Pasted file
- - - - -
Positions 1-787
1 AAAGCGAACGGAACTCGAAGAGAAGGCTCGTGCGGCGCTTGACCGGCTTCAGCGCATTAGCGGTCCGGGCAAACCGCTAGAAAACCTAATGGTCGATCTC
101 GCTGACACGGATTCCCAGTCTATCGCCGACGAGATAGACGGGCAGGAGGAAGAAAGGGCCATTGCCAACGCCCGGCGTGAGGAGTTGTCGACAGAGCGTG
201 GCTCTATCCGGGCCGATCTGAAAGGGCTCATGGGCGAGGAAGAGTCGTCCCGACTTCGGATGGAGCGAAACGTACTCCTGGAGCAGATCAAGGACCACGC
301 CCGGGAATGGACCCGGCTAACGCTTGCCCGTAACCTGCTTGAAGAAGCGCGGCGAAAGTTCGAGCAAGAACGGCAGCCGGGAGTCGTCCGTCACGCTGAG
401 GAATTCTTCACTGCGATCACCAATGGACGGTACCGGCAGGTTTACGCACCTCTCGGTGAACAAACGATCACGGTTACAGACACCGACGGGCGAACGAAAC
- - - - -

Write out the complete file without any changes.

Positions 1-787
1 AAAGCGAACGGAACTCGAAGAGAAGGCTCGTGCGGCGCTTGACCGGCTTCAGCGCATTAGCGGTCCGGGCAAACCGCTAGAAAACCTAATGGTCGATCTC
101 GCTGACACGGATTCCCAGTCTATCGCCGACGAGATAGACGGGCAGGAGGAAGAAAGGGCCATTGCCAACGCCCGGCGTGAGGAGTTGTCGACAGAGCGTG
201 GCTCTATCCGGGCCGATCTGAAAGGGCTCATGGGCGAGGAAGAGTCGTCCCGACTTCGGATGGAGCGAAACGTACTCCTGGAGCAGATCAAGGACCACGC
301 CCGGGAATGGACCCGGCTAACGCTTGCCCGTAACCTGCTTGAAGAAGCGCGGCGAAAGTTCGAGCAAGAACGGCAGCCGGGAGTCGTCCGTCACGCTGAG
401 GAATTCTTCACTGCGATCACCAATGGACGGTACCGGCAGGTTTACGCACCTCTCGGTGAACAAACGATCACGGTTACAGACACCGACGGGCGAACGAAAC